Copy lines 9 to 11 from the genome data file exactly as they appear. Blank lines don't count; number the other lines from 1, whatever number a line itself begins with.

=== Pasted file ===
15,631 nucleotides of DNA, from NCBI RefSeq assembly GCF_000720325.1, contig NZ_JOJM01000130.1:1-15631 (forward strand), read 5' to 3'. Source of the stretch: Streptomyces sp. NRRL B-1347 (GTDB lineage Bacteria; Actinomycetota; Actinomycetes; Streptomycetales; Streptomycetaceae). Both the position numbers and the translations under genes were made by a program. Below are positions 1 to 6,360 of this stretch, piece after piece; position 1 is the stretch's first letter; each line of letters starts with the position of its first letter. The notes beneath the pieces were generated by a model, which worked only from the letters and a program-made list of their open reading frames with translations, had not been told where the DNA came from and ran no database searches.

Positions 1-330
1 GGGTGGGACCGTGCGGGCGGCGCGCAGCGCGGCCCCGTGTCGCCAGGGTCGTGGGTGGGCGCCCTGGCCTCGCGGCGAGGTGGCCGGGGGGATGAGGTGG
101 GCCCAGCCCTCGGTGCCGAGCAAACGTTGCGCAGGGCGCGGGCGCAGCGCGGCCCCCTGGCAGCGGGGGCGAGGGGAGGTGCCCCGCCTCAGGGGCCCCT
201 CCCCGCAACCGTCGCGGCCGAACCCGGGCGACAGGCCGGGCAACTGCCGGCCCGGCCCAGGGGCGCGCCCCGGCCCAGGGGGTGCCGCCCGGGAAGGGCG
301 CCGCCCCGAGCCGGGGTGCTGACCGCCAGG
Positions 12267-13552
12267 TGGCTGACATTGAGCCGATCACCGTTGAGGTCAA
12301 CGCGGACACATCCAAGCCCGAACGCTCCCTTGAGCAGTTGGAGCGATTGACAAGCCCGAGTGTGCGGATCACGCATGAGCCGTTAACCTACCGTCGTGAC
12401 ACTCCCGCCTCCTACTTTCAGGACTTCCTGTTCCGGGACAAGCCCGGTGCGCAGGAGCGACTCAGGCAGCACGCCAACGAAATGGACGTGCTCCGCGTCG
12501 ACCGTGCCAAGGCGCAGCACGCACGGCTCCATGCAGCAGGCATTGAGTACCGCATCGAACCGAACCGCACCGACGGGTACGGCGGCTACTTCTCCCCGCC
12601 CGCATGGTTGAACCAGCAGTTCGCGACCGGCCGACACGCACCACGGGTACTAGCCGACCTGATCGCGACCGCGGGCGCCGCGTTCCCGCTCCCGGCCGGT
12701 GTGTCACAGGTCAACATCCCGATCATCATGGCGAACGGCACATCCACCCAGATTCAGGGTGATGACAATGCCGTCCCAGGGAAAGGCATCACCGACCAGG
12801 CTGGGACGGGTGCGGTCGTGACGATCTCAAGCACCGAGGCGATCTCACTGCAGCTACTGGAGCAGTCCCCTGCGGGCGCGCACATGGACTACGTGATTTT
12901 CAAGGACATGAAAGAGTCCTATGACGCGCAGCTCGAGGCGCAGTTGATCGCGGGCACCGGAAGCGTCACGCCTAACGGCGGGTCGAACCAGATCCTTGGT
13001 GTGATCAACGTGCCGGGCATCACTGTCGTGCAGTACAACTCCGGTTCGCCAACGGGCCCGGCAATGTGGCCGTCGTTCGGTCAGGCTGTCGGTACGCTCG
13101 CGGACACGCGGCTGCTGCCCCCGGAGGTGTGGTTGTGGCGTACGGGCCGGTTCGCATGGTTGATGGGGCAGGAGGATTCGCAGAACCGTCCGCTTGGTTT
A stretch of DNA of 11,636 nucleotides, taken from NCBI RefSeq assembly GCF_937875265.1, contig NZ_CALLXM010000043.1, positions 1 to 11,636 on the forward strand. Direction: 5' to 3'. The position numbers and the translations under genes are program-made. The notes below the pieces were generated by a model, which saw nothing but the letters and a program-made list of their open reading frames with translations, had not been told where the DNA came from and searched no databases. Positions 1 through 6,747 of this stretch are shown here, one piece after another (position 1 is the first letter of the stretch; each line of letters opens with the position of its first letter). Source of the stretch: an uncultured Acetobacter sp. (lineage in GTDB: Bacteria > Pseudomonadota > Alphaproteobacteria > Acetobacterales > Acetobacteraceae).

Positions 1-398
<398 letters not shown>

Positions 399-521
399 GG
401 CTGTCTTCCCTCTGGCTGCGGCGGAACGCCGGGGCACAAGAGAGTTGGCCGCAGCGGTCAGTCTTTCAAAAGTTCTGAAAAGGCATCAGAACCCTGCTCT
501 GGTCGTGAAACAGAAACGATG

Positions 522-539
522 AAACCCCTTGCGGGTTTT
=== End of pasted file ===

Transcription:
12301 CGCGGACACATCCAAGCCCGAACGCTCCCTTGAGCAGTTGGAGCGATTGACAAGCCCGAGTGTGCGGATCACGCATGAGCCGTTAACCTACCGTCGTGAC
12401 ACTCCCGCCTCCTACTTTCAGGACTTCCTGTTCCGGGACAAGCCCGGTGCGCAGGAGCGACTCAGGCAGCACGCCAACGAAATGGACGTGCTCCGCGTCG
12501 ACCGTGCCAAGGCGCAGCACGCACGGCTCCATGCAGCAGGCATTGAGTACCGCATCGAACCGAACCGCACCGACGGGTACGGCGGCTACTTCTCCCCGCC